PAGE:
This video is called Nesting of Black-winged Stilt in Hong Kong Wetland Park.

From Wildlife Extra:

Black-winged stilt chicks hatch in southern England for first time in 27 years

The Mediterranean wading bird, the black-winged stilt, has hatched its first chicks safely on English soil for the first time in nearly 30 years.

Black-winged stilts are large black-and-white waders that are usually found in the Mediterranean, but it is thought that a dry spell in southern Spain brought the birds to southern Britain.

The last successful British breeding attempt by black-winged stilts was in Norfolk in 1987.

To protect the nest this year the RSPB organised a 24-hour watch with the help of a rota of volunteers.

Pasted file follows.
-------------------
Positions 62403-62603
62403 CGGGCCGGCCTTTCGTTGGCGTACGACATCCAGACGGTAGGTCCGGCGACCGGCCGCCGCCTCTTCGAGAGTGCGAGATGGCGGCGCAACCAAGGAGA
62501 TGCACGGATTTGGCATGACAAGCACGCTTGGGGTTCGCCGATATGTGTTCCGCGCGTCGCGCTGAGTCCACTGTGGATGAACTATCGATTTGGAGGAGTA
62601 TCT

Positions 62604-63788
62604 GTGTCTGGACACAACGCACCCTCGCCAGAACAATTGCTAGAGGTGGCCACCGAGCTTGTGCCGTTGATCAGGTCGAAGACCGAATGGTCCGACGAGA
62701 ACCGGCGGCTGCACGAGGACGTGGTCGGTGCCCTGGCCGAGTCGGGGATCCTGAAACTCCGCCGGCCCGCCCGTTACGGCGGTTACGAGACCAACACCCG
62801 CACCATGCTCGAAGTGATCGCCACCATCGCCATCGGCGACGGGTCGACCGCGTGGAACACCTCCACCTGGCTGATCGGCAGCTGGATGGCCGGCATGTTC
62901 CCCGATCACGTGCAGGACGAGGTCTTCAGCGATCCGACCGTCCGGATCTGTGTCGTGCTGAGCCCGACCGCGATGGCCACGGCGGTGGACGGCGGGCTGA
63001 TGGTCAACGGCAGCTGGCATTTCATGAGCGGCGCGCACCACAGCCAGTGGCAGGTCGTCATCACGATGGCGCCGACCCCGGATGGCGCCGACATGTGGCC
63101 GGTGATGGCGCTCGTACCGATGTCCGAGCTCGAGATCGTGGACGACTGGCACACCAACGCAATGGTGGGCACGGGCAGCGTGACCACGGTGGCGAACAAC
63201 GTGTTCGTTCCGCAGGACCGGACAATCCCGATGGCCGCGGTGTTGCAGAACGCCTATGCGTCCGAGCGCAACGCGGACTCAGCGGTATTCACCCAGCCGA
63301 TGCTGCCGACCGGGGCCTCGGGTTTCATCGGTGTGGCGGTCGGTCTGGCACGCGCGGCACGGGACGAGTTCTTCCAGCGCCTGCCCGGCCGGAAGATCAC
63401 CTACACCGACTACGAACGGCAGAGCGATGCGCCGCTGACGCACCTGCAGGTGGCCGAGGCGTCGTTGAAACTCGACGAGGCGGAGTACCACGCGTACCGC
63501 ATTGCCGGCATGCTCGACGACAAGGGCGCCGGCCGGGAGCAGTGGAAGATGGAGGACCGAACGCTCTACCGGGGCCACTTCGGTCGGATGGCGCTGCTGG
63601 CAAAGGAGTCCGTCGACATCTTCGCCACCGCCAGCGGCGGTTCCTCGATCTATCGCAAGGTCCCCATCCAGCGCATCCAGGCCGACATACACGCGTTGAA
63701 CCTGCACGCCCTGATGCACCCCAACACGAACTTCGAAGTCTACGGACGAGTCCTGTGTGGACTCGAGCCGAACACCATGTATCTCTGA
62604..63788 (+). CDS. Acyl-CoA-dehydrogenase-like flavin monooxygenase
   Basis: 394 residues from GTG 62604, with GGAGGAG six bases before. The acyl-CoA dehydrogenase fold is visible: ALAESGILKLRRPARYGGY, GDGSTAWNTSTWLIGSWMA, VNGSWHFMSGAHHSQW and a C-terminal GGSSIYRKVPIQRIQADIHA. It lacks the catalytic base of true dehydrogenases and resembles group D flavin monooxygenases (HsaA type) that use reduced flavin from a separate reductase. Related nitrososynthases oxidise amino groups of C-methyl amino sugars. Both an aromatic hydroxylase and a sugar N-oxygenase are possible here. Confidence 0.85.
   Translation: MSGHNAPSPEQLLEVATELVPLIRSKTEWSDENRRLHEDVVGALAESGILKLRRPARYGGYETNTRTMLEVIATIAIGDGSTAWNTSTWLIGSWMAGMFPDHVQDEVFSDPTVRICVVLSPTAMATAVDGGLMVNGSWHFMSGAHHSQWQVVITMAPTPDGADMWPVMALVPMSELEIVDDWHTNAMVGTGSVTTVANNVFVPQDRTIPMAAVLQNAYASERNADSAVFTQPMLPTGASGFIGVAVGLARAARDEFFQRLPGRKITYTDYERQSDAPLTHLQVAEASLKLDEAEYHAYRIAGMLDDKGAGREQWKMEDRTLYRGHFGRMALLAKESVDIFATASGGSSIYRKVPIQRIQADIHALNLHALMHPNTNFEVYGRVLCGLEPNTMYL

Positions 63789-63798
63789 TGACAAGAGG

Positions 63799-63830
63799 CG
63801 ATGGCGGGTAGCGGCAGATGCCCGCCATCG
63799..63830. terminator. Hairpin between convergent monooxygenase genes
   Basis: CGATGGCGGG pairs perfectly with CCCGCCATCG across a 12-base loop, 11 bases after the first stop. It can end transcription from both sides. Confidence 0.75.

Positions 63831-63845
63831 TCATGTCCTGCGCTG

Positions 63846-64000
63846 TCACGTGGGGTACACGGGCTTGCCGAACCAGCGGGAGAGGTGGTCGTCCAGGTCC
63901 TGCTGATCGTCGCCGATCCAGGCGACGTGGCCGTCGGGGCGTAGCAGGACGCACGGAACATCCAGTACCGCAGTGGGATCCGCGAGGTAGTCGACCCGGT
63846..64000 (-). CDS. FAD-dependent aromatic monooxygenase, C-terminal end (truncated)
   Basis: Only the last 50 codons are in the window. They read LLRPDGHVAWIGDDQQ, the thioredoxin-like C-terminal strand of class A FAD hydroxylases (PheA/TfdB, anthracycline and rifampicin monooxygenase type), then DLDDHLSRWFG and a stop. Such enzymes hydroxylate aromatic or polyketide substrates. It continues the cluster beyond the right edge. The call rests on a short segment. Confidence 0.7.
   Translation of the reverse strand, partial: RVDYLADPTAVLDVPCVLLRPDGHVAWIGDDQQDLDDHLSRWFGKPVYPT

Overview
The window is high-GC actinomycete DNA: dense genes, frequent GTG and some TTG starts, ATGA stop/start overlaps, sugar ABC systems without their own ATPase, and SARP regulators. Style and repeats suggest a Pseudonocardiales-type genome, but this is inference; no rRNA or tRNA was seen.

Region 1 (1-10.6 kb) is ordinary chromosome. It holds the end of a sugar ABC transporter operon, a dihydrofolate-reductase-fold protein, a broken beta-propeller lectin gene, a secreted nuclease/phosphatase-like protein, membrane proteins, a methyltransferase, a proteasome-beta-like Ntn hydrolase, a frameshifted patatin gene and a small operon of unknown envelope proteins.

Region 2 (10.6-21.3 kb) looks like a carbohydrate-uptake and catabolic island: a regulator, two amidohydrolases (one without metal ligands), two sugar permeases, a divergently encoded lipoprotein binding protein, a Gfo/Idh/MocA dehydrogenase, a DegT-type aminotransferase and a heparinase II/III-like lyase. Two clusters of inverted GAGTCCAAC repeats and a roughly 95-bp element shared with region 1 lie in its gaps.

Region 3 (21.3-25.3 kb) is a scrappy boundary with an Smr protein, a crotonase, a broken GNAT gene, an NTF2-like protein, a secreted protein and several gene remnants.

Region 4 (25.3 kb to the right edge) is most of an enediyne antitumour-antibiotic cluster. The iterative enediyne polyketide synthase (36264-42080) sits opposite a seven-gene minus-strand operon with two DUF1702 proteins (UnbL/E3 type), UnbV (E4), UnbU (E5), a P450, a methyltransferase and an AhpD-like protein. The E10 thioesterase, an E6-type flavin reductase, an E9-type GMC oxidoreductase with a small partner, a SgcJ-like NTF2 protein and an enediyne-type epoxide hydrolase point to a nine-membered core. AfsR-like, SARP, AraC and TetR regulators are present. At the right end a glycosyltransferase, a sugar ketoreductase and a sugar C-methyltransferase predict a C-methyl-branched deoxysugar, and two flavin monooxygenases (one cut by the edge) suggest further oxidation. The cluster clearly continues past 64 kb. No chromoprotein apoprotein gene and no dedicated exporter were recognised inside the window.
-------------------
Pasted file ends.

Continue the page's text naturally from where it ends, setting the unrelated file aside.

“It’s very exciting that the chicks are beginning to hatch,” said RSPB Cliffe Pools warden Andy Daw. “We managed to protect the eggs, but there are still challenges ahead because the chicks will become more vulnerable to predation.

Cliffe Pools has 10 per cent of the UK’s saline lagoons, a very rare habitat which gives the black-winged stilts what they need to breed and raise chicks.

“In terms of people viewing the birds, at the moment they are on an island but the water is too deep for feeding so they will probably swim the chicks across so they can feed in shallower waters around the coastguard flats, which may make them a bit more difficult to see.”